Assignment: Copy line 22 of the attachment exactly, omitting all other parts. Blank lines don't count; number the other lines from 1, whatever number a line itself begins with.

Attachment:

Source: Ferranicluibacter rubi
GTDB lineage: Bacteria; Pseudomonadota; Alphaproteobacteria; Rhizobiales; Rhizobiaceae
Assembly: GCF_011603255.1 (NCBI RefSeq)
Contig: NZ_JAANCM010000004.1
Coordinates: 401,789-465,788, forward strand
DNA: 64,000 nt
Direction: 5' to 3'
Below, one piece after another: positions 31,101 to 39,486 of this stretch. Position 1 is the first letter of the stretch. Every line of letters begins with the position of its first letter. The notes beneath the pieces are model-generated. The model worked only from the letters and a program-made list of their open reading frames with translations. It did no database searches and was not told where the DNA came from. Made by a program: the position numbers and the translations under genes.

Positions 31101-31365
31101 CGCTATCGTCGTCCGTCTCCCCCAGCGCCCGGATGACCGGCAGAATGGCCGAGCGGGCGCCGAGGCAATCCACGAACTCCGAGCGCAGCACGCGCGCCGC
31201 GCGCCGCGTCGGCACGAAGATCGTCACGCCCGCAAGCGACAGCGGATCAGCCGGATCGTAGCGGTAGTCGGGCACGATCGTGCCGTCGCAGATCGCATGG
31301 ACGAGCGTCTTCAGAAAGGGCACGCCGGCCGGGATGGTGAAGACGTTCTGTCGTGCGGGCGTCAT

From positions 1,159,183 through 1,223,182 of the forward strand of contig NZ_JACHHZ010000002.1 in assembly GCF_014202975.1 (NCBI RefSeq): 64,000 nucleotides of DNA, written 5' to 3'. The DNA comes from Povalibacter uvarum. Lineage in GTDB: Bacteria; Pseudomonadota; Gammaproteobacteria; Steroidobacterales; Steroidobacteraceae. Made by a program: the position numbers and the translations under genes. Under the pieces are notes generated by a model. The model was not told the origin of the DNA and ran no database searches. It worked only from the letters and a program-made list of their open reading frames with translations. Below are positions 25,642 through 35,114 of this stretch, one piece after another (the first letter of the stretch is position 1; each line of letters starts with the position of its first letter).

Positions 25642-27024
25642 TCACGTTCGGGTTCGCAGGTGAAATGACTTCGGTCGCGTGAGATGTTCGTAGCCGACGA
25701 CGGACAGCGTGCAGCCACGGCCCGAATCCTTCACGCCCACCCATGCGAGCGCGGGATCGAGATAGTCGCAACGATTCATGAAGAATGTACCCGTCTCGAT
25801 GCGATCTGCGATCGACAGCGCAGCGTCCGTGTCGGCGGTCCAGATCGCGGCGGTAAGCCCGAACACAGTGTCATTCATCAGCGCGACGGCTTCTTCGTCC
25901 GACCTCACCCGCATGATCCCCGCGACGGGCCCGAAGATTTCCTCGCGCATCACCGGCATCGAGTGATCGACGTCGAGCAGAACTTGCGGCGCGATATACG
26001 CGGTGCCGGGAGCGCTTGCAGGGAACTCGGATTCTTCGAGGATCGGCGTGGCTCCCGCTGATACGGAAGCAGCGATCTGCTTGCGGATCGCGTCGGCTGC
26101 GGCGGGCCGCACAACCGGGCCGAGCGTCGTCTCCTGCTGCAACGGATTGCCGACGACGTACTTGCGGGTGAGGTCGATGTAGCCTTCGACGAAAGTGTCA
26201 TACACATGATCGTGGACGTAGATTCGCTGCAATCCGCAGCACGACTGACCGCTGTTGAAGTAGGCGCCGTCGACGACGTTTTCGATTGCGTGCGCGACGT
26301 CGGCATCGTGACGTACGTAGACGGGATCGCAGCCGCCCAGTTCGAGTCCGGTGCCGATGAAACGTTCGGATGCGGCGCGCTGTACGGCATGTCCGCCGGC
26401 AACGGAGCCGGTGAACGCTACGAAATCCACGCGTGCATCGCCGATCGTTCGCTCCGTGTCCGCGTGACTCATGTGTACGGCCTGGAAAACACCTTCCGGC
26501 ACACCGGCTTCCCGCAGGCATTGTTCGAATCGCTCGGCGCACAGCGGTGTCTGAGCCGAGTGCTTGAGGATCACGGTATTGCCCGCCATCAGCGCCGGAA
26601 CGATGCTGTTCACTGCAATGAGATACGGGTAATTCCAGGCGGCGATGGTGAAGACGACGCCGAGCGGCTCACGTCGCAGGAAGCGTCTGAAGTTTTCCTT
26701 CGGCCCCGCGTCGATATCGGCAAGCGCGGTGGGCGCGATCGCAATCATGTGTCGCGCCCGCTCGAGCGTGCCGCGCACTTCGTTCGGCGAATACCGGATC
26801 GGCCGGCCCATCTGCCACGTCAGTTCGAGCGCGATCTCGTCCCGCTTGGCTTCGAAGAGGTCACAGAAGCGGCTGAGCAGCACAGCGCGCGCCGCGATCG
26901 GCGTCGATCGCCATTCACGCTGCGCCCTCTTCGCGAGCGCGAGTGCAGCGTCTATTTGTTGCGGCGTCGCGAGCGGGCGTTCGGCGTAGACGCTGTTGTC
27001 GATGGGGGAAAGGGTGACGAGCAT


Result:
26301 CGGCATCGTGACGTACGTAGACGGGATCGCAGCCGCCCAGTTCGAGTCCGGTGCCGATGAAACGTTCGGATGCGGCGCGCTGTACGGCATGTCCGCCGGC